Telkom internet users have reported issues connecting to the ISP’s network across the country following Stage 4 loadshedding. Problems connecting to the internet for…
You’ve heard of the Internet of Things (or Internet of Everything) by now, I’m sure. It’s things like your fridge telling you when you’ve run out of eggs; your shoes telling you how far you’ve travelled; your car keeping you up to date on local traffic so you know which routes to avoid; your house telling you how much water or heating is being used, that kind of thing.
For businesses, the focus is very much on data: Cisco reports that the IoT will cause IP traffic to reach 1.6 zettabytes by 2018, a 300% rise on 2013’s figures. That works out at around 132 exabytes per month by 2018.
Importantly, the report states that the majority of this traffic will not be generated by PCs; it will be generated by wireless devices such as smartphones and, of course, those sensors that will connect those devices to the internet – the Internet of Things.
So what does this mean for your business and your network? Well, ultimately, it means more traffic, and more traffic means more connections. That requires an infrastructure that is more reliable and scalable than ever.
One of the most important aspects of this, one that I believe can sometimes be overlooked, is Domain Name Systems (DNS). That’s the starting point for IoT connections, and more devices means more connections, so service providers need to ensure their DNS infrastructure can handle the increase. If they don’t then the issue becomes one of latency, and slow connections will result in annoyed end-users.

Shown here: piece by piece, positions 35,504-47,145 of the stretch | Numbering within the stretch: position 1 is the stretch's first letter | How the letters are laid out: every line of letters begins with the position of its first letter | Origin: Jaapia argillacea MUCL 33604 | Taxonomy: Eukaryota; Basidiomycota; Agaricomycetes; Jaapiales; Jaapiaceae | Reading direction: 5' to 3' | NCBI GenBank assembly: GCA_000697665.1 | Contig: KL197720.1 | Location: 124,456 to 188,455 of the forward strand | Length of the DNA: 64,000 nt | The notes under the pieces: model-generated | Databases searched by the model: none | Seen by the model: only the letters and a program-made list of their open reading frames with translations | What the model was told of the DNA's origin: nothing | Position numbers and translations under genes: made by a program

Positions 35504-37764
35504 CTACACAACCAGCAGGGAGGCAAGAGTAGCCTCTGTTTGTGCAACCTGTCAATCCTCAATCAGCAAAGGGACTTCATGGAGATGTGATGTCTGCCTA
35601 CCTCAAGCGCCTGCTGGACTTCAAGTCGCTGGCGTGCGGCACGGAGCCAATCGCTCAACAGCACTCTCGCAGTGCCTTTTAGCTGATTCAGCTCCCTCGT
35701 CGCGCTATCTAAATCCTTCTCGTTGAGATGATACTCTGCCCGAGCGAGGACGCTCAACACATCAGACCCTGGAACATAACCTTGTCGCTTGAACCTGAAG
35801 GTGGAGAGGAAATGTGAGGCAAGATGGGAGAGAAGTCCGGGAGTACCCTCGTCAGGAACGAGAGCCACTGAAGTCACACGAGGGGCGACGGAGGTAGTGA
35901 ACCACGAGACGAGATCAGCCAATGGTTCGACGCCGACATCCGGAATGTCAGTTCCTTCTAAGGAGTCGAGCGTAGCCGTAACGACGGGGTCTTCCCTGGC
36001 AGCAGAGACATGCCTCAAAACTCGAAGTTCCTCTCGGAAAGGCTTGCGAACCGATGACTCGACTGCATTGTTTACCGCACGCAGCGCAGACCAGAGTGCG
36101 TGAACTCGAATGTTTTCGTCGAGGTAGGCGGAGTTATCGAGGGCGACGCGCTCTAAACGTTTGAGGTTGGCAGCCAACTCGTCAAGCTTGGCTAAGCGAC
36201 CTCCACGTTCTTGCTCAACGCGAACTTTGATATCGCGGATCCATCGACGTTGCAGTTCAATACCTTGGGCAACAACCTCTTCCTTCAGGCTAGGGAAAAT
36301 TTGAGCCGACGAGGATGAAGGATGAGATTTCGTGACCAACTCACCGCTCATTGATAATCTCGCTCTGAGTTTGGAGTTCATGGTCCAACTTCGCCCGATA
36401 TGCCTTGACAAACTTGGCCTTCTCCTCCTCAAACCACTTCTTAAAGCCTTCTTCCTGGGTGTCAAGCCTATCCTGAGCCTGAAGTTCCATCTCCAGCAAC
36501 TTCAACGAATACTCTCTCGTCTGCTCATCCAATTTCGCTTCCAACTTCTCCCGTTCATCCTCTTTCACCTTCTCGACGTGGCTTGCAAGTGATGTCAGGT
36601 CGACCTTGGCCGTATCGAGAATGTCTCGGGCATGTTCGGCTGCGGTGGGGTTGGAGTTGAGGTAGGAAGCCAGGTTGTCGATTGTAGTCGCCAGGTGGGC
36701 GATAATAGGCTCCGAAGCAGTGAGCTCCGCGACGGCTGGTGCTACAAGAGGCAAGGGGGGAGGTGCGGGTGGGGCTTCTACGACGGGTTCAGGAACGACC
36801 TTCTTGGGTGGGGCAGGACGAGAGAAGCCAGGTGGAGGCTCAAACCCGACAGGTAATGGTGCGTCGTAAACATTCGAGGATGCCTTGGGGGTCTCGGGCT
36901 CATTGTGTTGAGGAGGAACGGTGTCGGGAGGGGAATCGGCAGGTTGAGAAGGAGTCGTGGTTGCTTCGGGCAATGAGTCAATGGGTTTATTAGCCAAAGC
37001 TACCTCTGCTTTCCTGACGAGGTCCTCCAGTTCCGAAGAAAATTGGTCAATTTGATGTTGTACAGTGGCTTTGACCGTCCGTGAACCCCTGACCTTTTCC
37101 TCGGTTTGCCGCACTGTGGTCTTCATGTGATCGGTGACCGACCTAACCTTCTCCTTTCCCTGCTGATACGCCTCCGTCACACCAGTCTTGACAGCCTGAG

Of course, more devices connecting to your network also means more threats. All these new devices connected to the internet offer a new route for cyber attackers to take – a new way of getting into your network and snaffling private, sensitive information. A distributed denial of service (DDoS) attack, for example, could be much more devastating considering the number of devices potentially affected.
The IoT is much more difficult to defend against, as the traditional perimeter in the data centre no longer exists. Data will travel from different devices along different networks to different data centres, and security must adapt to continue providing protection. An IoT security architecture will need to adopt a multi-layered approach to ensure true end-to-end protection, from application layer firewalls to access management to remote access security and everything in between.
So ensuring your network is ready for the Internet of Things means ensuring it is scalable, reliable and secure, and the key to that is software-defined application services (SDAS) – a centralised application service fabric that can operate across physical, virtual and cloud environments, meaning applications will always be available, secure and fast. Additionally, the ability to scale up and down as needed without affecting availability or latency is vital to cope with the traffic deluge that will come with the IoT.
Ultimately, the Internet of Things isn’t about the ‘things’ at all, it’s about the data, the applications and the services that the IoT enables. And, most importantly, it’s about the underlying network infrastructure that allows it all to happen, through scalability, flexibility, reliability and intelligence.